“Bathgate Alps”

I found a map of climbs in West Lothian and headed out to try a few. I headed south from Linlithgow on Preston Road which rises up in a straight line as it leaves town, leading into a few turns before you reach the top – good warmup material. The road rolled up and down for a while until I peeled off to climb a nice steep looking hill called Cairnapple. It was ‘proper steep’ – lowest gear, standing on pedals as the tarmac surged upwards like a wall. Around the back side of the hill was a valley – steep down, then another similarly steep up. I carried on towards civilisation, ending up in Boghall. Turning round to retrace my steps meant climbing “Puir Wife’s Brae” – a severe uphill slog, part of which is at 14%.

All in all, a pretty good day of climbing and lots more hills to explore in the future. The day came to an unfortunate end when I came across a crashed cyclist on the way down towards Linlithgow – conscious but clearly suffered a high-speed fall. An ambulance and paramedics came, gave him oxygen and morphine and I could see he’d broken his clavicle (my area of expertise) and possibly ribs too. So, a sobering end to an otherwise fun day.

Carpe diem

Saturday: Tyndrum to Glencoe, 30 miles against a 10mph headwind. 100m climb out of Tyndrum, 200m up Rannoch Moor and 75m up Glencoe. Headwinds are a pain, but good mind-training. The climb to Rannoch Moor felt a lot easier than the last time I did it, and I don’t think I ever used my lowest gear.

Sunday: Bealach na Craige (Aberfeldy), 319m ascent in 6.4km, averaging 5% with a 7% and 8% sections. It felt fine. I had a tailwind which helped the climb, but not my cooling systems – I was pouring water over my head to cool down.

So now I know I can do short steep slopes, and moderate moderate slopes. Now I need to find some long steep ones. This page has a road up Falkland Hill which is 10% for 2.2km – like the start of Alpe d’Huez, so that’s kinda useful. And then there’s Applecross, which looks more and more like a target …

Training log

Last weekend, I did a loop out to Dalmeny Estate and managed to power up ‘the big hill’ without fading for the first time in my life. Midweek, I was climbing on Salisbury Crags, so did a sneaky wee two laps on my bike since I was there anyway albeit with about 5kg of stuff in my panniers. Today I dodged the rain to do a 10 mile fast-and-flap loop out to Portobello. Then, after watching the TdF, I went up to do one lap of Arthurs Seat on my city bike – 11m48s.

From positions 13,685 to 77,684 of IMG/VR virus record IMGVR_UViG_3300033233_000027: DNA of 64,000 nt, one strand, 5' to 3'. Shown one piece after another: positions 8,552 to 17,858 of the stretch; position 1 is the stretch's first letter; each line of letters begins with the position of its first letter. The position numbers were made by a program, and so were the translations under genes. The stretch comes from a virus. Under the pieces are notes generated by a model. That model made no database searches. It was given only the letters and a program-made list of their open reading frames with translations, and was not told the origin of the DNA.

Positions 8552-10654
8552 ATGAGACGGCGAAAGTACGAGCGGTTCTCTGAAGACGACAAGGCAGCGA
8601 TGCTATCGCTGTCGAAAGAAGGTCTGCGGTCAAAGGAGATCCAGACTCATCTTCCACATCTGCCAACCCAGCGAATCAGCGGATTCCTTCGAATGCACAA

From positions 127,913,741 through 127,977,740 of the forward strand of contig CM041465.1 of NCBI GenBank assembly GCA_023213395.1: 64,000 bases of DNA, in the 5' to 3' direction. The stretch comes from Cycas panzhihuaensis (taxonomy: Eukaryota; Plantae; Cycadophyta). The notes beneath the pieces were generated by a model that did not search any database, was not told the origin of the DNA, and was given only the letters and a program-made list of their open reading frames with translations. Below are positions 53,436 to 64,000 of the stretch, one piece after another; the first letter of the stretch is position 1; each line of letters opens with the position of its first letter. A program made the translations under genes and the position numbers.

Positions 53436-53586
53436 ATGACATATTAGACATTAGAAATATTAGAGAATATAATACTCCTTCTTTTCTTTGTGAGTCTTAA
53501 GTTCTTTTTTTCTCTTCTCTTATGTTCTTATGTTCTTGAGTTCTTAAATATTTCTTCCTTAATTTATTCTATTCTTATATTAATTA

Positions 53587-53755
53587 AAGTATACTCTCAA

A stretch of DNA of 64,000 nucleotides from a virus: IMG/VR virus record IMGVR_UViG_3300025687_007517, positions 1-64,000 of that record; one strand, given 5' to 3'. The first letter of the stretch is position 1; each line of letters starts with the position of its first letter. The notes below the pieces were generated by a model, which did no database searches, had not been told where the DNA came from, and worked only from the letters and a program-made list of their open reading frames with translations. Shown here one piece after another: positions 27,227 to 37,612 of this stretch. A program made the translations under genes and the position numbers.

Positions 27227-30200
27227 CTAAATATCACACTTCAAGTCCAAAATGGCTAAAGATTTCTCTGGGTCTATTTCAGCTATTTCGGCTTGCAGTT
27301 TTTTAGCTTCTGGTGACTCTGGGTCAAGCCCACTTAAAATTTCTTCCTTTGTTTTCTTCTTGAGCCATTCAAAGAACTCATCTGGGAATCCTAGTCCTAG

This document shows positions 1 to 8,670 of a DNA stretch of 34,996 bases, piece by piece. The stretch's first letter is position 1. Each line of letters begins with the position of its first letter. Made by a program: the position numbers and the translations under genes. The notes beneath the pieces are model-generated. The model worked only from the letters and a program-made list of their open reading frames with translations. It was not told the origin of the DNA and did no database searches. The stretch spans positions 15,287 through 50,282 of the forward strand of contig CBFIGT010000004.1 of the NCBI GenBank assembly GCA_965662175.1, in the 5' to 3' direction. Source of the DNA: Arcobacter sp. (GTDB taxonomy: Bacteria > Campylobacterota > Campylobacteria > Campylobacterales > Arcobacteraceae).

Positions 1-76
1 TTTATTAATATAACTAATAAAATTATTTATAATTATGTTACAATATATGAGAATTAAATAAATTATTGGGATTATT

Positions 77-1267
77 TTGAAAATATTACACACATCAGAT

I feel I’ve got a decent hill-climbing base now, so I’m mixing in some longer rides to boost stamina. I still haven’t managed to get up north to seek out bigger hills yet. Time is running short too … 6 weeks to go before I’ll be in France.

Great success

Look at me talking when there’s science to be done.

This evening, I tried the Arthurs Seat loop on my mountain bike rather than my usual city bike. The mountain bike is much lighter, but the tyres have more rolling resistance. I was hoping that the weight reduction would see me fly up the hill fast enough to compensate for the drag0reduced top-speed. But I didn’t know whether the tradeoff would be worth it.

So, after powering up and down the hill, I was pleased to to see that I’d broken the twelve minute barrier for the first time – 11:44 for one lap. No idea what my heartrate was, because I’ve misplaced my monitor, boo. But twelve minutes is significant because it means that a “5 laps in one hour” target isn’t too far off.

But when I got home and looked at the GPX trail, I got a surprise. My climb been a whole minute *slower* than my previous ride. But the descent was 1m20s faster. Not sure what happened on the way up. The gearing is all different, and maybe without the HRM I wasn’t pushing as hard as I could’ve?

It’s not a huge surprise that the descent was faster. On the last ride I took the cycle path, whereas this time I had a clear run on the road. I also pushed 30mph the whole way, thanks to the big gears I have on the MTB. On the city bike, my nexus hub runs out of ratios and I have to freewheel part of the way. Either way, it looks like drag wasn’t a big deal. The Panaracer Razer tyres I have on the MTB are pretty quick too.

It’s not that long ago that this kind of analysis would’ve been the preserve of olympic athletes. I think it’s great that you can do it all yourself now with a low-end phone! You can even play ‘what if’: if you stitch together the climb I did last time with the descent I did tonight, you’d get a lap of 10m44s.

Now, where did that cake go?


Reluctantly dragged myself out for a quick ride tonight – rainy, tired, generally fed up. So I optimized for time and went for just one flat-out lap of Arthurs Seat. Normally I try to keep my heartrate below 160, but today I was up at 167 or so. Result: climb completed 10% faster than last time. On the way down, the roundabout was busy so I hopped onto the cyclepath rather than the road, but then regretted it .. the road is much faster. Still, I got round in 12m30s which is better than the 13m15s I averaged last time out.